It’s hard to think of yourself as bypassed by people who have no reason to drive by you in the first place. Sturgis is different in that people plan for months what route they are taking to the granddaddy of all bike rallies each August in the Black Hills.
That means there is plenty of time to consider a route through North Dakota either on the way to, or going home from, the Black Hills rally. The question is – why consider North Dakota for your riding pleasure?
Why would somebody from Missouri or Texas or California want to go farther north than they have to to get home or get to Sturgis?
Here are 10 reasons why it’s worth adding a couple hundred miles onto your trip to ride through North Dakota:
1. Theodore Roosevelt rode through here. Talk about a hardtail, Roosevelt was a Roughrider who knew his way around the dusty trails that passed for highways in the 1800s. The national park named in his honor is not even three hours north of Belle Fourche, S.D. and has a spectacular loop ride through herds of buffalo and deer and other wildlife. And the trail today is well-maintained Highway 85 straight up from Belle Fourche (pronounced Foosh). So just roll the throttle and go.
2. Have you ever had a picture taken with a giant – and I mean giant – pheasant. Or seen geese in flight that blotted out the sky? Let me tell you about the Enchanted Highway. It’s 30 miles of quirky roadside art between Gladstone on Interstate 94 and Regent, on your way to Sturgis. Giant fish, giant people and giant bugs spring up from the prairie. You won’t have to wash these bugs off when you get to the Hills.
3. John Lindemann’s Harley collection is a must see. Lindemann has almost as many Harleys in the garage as there are people in Golden Valley, the western North Dakota town where the museum is located. His collection includes a 1921 J and one from every year from 1936 to 1970. Lindemann opens the museum by request and if you are a true Harley lover, you have to see this. Call 701-983-4231 to schedule a time to visit.
4. There are two ways to learn about history: Read it in a book, or motorcycle through it. Did you know that five legendary figures of the West have ties to the Bismarck-Mandan area? Lewis and Clark camped for months along the Missouri River through North Dakota. They met Sakakawea north of Bismarck at Knife River Indian Villages. Sitting Bull and Custer were practically neighbors at Standing Rock Reservation and Fort Abraham Lincoln, but they didn’t get along after running into each other in Montana, and history has told us what happened at the Little Bighorn. Custer’s home at Fort Lincoln and Sitting Bull’s burial site are a nice bike ride along the Missouri River on the Standing Rock National Native American Scenic Byway south of Mandan. It’s one of many ways to reach Sturgis coming down from I-94 through North Dakota.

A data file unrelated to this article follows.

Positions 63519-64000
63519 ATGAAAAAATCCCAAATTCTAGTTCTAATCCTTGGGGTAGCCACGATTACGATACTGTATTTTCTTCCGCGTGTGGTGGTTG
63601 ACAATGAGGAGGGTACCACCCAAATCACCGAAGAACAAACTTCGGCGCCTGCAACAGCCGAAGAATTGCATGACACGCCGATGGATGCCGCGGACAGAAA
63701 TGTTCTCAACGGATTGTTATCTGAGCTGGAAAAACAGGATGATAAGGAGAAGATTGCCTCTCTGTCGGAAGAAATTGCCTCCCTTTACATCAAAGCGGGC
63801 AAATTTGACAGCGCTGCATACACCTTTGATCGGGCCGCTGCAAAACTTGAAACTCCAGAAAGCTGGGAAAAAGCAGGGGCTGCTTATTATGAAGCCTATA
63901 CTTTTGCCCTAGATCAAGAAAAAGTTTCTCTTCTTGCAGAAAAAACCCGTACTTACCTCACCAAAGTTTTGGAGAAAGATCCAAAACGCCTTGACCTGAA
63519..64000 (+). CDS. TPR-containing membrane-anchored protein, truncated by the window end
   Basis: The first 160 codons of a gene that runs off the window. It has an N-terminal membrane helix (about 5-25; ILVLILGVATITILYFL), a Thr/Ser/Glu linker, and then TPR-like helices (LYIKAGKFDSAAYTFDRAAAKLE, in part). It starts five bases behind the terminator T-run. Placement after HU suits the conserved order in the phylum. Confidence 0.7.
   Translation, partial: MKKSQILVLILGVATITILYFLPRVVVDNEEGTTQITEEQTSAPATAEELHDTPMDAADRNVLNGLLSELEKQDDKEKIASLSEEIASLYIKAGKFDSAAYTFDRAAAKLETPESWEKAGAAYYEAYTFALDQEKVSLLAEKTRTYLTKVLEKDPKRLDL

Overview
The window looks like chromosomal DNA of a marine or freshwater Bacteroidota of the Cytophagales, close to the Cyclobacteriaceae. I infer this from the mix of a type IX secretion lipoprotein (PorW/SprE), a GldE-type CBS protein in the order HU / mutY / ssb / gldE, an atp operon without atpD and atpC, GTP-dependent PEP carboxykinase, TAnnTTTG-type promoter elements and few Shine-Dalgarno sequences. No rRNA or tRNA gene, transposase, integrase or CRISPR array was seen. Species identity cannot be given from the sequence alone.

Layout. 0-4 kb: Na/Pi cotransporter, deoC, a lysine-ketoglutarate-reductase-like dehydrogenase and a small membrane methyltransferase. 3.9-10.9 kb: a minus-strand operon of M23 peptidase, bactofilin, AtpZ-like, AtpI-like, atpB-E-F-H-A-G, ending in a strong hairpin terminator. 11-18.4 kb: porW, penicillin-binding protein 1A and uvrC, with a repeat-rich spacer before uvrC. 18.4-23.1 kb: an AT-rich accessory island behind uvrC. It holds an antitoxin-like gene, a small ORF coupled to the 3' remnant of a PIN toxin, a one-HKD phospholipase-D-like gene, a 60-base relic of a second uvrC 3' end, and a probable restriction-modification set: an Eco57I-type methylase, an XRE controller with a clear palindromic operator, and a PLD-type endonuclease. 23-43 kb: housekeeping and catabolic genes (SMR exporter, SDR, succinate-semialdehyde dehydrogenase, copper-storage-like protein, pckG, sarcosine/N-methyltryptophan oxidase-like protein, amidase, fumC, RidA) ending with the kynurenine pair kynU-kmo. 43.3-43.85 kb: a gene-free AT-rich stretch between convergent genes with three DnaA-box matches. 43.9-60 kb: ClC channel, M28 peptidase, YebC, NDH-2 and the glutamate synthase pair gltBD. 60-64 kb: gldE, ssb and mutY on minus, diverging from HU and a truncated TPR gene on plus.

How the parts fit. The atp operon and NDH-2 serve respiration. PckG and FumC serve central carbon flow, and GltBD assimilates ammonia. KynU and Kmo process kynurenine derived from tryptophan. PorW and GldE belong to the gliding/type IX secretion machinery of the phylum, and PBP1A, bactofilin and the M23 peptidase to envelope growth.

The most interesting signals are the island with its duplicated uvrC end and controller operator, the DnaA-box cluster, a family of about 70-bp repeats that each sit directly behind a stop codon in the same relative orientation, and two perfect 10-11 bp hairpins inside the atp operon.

5. Here’s one multiple choice test you can’t fail. What’s the best way from north or eastern North Dakota to Sturgis? It all depends on what you want to see. Farmlands line the roads east of the Missouri River through North and South Dakota down to SD Highway 212. Meanwhile, a ride on most of the highways south of I-94 and along or west of the Missouri River lets riders know what it was like to head out into the wilderness on their trusty horse back in the day. There are enough fuel stops to keep your ride fed, but traffic is very light, roads are good and the scenery near the border with South Dakota is awe-inspiring. Global crowding? Not here.
6. To helmet or not. Hey, it’s up to you. DO NOT BYPASS North Dakota for fear of a mandatory helmet law as there is none for anyone over 18. That’s not to say we encourage you to go topless – you know what I mean – it’s your coconut, protect it as you see fit.
7. It’s North Dakota. It’s on the other side of South Dakota for people riding long distances from states south of South Dakota. But hey, if you’ve come this far, what’s a couple hundred more miles to be able to tell folks back home that you’ve actually ridden in North Dakota and it looks a lot like – South Dakota without the Black Hills.
8. A chip off the old leg. That’s right, the woodchipper that made Fargo famous is in Fargo at the Convention and Visitors Bureau, just an exit ramp and a couple right turns from the Interstate. What biker wouldn’t want to cozy up for a memento photo (leg and all) to take home to friends? And for a classic biker meal, head downtown to the Wurst Bier Hall for awesome sausages and a boot o’ beer that is shared by the group.
9. Those who can’t wait to get to Deadwood to drop some coin in the slots, North Dakota has stops near its southern border at Prairie Knights Casino south of Mandan and Dakota Magic Casino near Hankinson on I-29.
10. Bison roam here (freely in Theodore Roosevelt National Park and at the National Buffalo Museum in Jamestown) and deer and antelope and prairie dogs and eagles play. You can see these and more, and experience the fresh smell of grass, crops and grasslands as you glide down the highway toward your destination – Sturgis.